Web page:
Clea Shearer Shaves Her Head
- Just a few hours after completing her first chemotherapy treatment for breast cancer, Clea Shearer took the plunge: she shaved her head.
- There are quite a few side effects of chemotherapy; one of the most common, and dreaded, is hair loss. Other side effects of chemotherapy can include nausea, constipation and neuropathy.
- There are a large number of chemotherapy treatments that cause hair loss, but not all of them. Others cause hair thinning.
On Friday, May 20, the 40-year-old professional organizer and Netflix star shared a black and white photo of herself sitting in a treatment chair at Vanderbilt-Ingram Cancer Center Belle Meade in Nashville, Tenn. Her husband, John, captured the image. (He’s a professional photographer.)Read More
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The post included a photo of Clea sporting a freshly shaved head, as well as an image of her and two friends (including co-founder of The Home Edit, Joanna Teplin, 42) holding hands and crying.
In a video posted to The Home Edit’s Instagram Story a few minutes later, Joanna said of her friend’s important milestone, “This is something monumental. Clea shaving her head, I had to of course be here in solidarity.”
Clea Shearer lives in Tennessee with her husband and their two children, Stella, 11, and Sutton, 7. She co-founded The Home Edit with her best friend and business partner, Joanna. Their business became such a success that Netflix opted to make a television show of it. Netflix released the second season of Get Organized with the Home Edit on April 1, shortly before Clea received her cancer diagnosis.
Chemotherapy Side Effects
There are quite a few side effects that come along with chemotherapy treatment; one of the most common, and dreaded, is hair loss. Other side effects of chemotherapy can include nausea, constipation and neuropathy.
“It’s one of the things that people can see from the outside that people may know that you are ill,” Vivian Ruszkiewicz, a nurse practitioner with OhioHealth, a not-for-profit system of hospitals and health care providers in Columbus, Ohio, previously told SurvivorNet, “and that poses a lot of stress for patients.”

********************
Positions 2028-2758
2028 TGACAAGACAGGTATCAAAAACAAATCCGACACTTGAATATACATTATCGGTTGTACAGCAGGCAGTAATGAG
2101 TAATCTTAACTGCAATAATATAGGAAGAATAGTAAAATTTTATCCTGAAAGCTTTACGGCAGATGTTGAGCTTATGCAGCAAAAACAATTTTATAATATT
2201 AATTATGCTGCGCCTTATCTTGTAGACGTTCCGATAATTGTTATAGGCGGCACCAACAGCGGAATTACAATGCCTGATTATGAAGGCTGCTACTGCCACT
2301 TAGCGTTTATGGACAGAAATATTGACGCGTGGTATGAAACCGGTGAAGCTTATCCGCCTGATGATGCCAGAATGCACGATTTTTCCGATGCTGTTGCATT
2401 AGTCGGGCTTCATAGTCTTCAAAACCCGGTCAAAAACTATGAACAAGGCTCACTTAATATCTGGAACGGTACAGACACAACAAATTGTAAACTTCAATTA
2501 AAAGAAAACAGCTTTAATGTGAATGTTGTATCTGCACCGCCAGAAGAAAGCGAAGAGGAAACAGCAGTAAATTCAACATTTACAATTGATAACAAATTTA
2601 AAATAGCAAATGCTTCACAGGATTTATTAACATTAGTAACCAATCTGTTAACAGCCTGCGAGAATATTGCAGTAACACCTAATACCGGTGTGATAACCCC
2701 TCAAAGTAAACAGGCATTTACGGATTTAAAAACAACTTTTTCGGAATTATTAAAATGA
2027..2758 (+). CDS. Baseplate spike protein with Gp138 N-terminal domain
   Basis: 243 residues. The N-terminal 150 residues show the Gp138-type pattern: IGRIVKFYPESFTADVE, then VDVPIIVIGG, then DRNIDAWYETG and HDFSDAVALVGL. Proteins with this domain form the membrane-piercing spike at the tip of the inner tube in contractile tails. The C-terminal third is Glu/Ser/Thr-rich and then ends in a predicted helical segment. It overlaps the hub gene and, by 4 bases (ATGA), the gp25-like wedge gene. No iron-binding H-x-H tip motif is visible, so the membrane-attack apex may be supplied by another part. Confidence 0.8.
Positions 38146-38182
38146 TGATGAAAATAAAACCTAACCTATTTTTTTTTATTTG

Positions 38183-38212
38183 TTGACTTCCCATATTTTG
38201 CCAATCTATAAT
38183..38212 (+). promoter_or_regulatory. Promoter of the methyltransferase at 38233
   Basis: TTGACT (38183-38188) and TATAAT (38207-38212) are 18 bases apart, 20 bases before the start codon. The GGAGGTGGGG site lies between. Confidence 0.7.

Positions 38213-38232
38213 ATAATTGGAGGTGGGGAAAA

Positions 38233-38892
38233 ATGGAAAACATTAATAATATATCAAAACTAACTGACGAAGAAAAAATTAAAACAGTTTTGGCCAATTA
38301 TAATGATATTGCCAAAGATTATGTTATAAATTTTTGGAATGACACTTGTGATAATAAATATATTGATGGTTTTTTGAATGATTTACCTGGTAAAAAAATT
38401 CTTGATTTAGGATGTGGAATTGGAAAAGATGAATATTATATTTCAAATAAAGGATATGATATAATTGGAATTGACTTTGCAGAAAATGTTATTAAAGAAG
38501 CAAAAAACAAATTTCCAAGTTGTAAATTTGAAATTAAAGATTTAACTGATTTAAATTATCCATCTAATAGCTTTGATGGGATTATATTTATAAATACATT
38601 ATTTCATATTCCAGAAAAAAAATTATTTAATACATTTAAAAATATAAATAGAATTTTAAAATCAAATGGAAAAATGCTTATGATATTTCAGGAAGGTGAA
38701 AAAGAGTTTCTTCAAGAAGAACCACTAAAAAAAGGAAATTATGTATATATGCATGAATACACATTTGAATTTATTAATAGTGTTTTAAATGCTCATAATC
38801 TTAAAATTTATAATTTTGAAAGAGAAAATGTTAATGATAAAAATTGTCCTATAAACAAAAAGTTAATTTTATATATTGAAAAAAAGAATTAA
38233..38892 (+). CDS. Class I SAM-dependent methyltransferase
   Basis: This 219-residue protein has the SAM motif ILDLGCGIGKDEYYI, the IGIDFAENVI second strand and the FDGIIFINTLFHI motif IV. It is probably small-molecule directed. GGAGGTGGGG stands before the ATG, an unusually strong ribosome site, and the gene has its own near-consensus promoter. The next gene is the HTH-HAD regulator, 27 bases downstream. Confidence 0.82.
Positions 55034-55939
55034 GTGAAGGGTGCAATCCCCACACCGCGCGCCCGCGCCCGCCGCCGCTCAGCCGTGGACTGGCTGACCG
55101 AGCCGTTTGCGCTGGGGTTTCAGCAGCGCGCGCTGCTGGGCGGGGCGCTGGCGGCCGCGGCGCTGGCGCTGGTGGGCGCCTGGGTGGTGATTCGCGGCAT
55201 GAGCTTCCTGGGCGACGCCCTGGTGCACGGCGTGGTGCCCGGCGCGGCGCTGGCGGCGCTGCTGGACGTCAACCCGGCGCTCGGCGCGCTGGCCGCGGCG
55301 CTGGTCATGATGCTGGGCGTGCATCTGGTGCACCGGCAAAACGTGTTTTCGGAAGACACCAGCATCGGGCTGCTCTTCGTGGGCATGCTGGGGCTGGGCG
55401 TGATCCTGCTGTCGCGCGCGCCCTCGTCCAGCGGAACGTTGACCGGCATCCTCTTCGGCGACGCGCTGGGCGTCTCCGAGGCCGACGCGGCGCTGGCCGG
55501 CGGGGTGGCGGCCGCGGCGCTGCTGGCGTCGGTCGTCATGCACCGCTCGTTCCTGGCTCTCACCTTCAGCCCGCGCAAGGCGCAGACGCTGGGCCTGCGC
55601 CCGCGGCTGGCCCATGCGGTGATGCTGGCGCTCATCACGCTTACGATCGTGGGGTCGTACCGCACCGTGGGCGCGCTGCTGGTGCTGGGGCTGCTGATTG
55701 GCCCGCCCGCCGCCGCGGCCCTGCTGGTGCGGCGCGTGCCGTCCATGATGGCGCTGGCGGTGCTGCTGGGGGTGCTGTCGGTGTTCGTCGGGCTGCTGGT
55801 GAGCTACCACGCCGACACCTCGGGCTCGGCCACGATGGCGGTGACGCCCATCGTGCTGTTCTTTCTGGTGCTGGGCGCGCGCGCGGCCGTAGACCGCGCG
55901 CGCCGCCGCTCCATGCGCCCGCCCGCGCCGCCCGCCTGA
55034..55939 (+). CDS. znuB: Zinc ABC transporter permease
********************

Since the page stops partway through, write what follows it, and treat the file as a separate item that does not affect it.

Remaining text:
There are a large number of chemotherapy treatments that cause hair loss, but not all of them, she added. Others cause hair thinning. (If you’re concerned about your hair, talk to your doctor or nurse practitioner about what to expect from your chemotherapy treatment.)
Ruszkiewicz said that some people who only experience partial hair loss still choose to wear a wig, like many people who lose their hair completely, before chemotherapy so that they’re prepared and “can feel more like themselves during chemotherapy.”
Then there are others, like Clea Shearer, who choose to embrace their hair loss and shave their head before the balding even begins!
She added that hair loss begins about three to four weeks after your first chemotherapy treatment; you could start to see some hair regrowth about four to six weeks after your last treatment.
“Then it will kind of continue from there, as long as you aren’t being treated with another medication that might cause hair loss,” she added. “But in general, most people do have a resumption of hair growth, and can slowly over time put away their wigs and scarves, and are able to kind of go back to what they expected in terms of their hair growth.”
In other words, remember that hair loss is temporary!
Clea Shearer’s Breast Cancer Diagnosis
Last month, Clea Shearer announced that she had been diagnosed with breast cancer and that she would be undergoing a double mastectomy.
“I found a lump myself (in) the last week of February,” Clea posted to Instagram on April 7. “I had been trying to make an appt with my OB(GYN) for several months, and even when I told them I found a lump, they couldn’t accommodate me. I had to request a mammogram from my general doctor, which led to an ultrasound, and then an emergency triple biopsy.”
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Clea, who’s been sharing regular updates about her health on Instagram, was originally told her cancer was stage 1, but during the nine-hour surgery on Friday, April 8, doctors found cancer in one of her lymph nodes, which elevated the cancer to stage 2. The type of breast cancer Clea was diagnosed with hasn’t been been made public yet, but she said her cancer is “aggressive and fast-moving,” however, “I caught it early.”
She had two tumors, one measuring 2 centimeter in size and the other 3 centimeters (she was originally told each tumor was 1 centimeter). The tumors were sent to a lab in order to determine if Clea would need chemotherapy or radiation, and it turns out she’ll need both.
According to her Instagram, Clea also underwent a second breast cancer surgery shortly after her double mastectomy because “some of my skin tissue is just NOT having it…”
It’s now been over a month since her surgeries, so the next phase of treatment has begun.